The Effects of Probiotic Supplementation on Genetic and Metabolic Profiles in Patients with Gestational Diabetes Mellitus: a Randomized, Double-Blind, Placebo-Controlled Trial
This study was carried out to evaluate the effects of probiotic supplementation on genetic and metabolic profiles in patients with gestational diabetes mellitus (GDM) who were not on oral hypoglycemic agents. This randomized, double-blind, placebo-controlled clinical trial was conducted in 48 patients with GDM. Participants were randomly divided into two groups to intake either probiotic capsule containing Lactobacillus acidophilus, Lactobacillus casei, Bifidobacterium bifidum, Lactobacillus fermentum (2 × 109 CFU/g each) (n = 24) or placebo (n = 24) for 6 weeks. Probiotic intake upregulated peroxisome proliferator-activated receptor gamma (P = 0.01), transforming growth factor beta (P = 0.002) and vascular endothelial growth factor (P = 0.006), and downregulated gene expression of tumor necrosis factor alpha (P = 0.03) in peripheral blood mononuclear cells of subjects with GDM. In addition, probiotic supplementation significantly decreased fasting plasma glucose (β, − 3.43 mg/dL; 95% CI, − 6.48, − 0.38; P = 0.02), serum insulin levels (β, − 2.29 μIU/mL; 95% CI, − 3.60, − 0.99; P = 0.001), and insulin resistance (β, − 0.67; 95% CI, − 1.05, − 0.29; P = 0.001) and significantly increased insulin sensitivity (β, 0.009; 95% CI, 0.004, 0.01; P = 0.001) compared with the placebo. Additionally, consuming probiotic significantly decreased triglycerides (P = 0.02), VLDL-cholesterol (P = 0.02), and total-/HDL-cholesterol ratio (P = 0.006) and significantly increased HDL-cholesterol levels (P = 0.03) compared with the placebo. Finally, probiotic administration led to a significant reduction in plasma malondialdehyde (P < 0.001), and a significant elevation in plasma nitric oxide (P = 0.01) and total antioxidant capacity (P = 0.01) was observed compared with the placebo. Overall, probiotic supplementation for 6 weeks to patients with GDM had beneficial effects on gene expression related to insulin and inflammation, glycemic control, few lipid profiles, inflammatory markers, and oxidative stress.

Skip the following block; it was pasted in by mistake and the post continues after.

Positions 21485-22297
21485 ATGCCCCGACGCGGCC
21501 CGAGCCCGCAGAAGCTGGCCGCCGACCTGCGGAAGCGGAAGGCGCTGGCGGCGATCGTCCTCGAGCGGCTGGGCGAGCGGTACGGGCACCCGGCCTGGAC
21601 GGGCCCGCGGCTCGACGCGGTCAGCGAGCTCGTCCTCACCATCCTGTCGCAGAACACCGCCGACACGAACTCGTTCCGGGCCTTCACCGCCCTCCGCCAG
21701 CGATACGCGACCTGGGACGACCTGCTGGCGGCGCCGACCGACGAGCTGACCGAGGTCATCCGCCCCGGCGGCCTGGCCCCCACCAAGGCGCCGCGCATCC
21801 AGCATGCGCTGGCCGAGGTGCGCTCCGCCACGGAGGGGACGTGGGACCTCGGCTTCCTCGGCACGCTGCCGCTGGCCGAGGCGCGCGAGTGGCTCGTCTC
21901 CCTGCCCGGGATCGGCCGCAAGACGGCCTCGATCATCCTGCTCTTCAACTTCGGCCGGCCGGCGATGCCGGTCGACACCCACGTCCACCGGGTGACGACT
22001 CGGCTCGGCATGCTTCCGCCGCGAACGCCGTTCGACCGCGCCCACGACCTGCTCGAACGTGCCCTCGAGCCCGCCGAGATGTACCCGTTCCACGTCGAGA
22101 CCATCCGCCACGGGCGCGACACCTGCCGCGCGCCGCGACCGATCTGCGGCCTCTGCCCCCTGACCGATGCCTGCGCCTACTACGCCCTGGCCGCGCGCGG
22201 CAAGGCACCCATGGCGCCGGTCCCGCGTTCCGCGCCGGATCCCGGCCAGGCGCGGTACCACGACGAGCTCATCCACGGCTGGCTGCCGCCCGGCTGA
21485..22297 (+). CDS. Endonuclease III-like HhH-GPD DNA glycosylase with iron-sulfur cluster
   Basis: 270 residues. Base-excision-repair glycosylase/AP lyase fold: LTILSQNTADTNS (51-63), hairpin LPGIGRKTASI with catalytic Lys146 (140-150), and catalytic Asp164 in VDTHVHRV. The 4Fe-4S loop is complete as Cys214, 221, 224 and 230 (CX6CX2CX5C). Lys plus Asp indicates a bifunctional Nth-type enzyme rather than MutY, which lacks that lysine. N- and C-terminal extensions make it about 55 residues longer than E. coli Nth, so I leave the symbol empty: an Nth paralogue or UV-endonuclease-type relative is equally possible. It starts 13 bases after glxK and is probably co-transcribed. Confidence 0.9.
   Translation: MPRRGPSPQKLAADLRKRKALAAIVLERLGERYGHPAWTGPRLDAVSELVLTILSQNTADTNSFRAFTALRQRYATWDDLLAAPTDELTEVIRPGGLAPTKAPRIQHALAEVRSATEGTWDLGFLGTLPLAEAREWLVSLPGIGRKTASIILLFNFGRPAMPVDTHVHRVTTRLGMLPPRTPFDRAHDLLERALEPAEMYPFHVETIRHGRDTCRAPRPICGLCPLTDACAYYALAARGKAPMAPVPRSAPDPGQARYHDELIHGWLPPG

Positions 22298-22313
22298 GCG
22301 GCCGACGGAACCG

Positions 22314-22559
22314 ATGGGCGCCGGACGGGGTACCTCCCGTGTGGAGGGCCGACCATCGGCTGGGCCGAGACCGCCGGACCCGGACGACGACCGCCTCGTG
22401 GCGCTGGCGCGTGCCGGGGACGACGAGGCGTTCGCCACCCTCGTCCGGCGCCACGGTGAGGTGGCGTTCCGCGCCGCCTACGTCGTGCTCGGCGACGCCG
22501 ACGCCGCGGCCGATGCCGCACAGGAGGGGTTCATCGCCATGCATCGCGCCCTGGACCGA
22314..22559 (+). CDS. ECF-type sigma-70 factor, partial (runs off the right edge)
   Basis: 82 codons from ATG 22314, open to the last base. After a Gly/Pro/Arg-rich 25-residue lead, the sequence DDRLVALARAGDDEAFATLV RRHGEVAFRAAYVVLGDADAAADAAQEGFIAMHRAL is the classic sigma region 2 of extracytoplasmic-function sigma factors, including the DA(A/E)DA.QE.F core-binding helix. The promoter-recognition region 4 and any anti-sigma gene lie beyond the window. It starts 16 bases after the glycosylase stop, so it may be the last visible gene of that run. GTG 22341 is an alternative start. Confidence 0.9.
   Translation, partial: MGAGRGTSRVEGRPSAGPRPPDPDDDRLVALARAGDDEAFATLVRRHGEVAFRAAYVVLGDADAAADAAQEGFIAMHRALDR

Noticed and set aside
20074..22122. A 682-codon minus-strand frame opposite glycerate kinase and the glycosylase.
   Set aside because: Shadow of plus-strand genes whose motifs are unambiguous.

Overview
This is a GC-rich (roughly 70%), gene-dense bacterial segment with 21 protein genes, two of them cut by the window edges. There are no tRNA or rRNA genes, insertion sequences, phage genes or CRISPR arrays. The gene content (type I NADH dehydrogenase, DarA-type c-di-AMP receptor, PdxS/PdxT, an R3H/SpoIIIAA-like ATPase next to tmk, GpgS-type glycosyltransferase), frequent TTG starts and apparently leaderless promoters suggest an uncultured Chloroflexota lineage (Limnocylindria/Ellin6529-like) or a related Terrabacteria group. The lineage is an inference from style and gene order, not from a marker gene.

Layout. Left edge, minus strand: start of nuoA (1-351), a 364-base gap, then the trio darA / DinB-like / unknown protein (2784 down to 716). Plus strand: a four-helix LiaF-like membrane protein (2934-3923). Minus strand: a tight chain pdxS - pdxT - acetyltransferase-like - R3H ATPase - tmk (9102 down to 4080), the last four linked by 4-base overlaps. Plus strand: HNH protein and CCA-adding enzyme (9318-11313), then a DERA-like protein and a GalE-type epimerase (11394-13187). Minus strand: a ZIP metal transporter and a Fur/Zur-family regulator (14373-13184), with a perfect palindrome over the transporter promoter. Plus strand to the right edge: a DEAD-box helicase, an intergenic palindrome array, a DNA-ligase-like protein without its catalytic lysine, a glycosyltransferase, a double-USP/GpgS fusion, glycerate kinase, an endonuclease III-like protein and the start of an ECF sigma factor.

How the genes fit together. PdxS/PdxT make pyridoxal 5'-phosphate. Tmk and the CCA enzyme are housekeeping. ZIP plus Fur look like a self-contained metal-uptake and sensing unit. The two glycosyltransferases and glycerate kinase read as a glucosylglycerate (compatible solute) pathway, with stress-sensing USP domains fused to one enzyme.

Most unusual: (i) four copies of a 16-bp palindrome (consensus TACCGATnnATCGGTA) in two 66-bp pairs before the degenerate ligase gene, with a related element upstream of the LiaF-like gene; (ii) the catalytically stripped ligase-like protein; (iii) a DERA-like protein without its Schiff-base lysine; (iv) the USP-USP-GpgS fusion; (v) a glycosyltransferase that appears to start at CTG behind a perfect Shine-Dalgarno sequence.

KeywordsProbiotic supplementation Gestational diabetes mellitus Metabolic status Insulin resistance Inflammation
The authors would like to thank the staff of Naghavi Clinic (Kashan, Iran) for their assistance in this project. We are grateful to thank LactoCare®, Zisttakhmir Company, in Tehran that provided probiotic capsules for the present study.
ZA: conception, design, and statistical analysis, drafting of the manuscript, and supervised the study.
MB, AK, EA, FB, AM, RS, and MS: data collection and manuscript drafting.
This study was supported by the research grant provided by the Research Deputy of Kashan University of Medical Sciences (KAUMS).
Compliance with Ethical Standards
The authors declare no conflict of interest.
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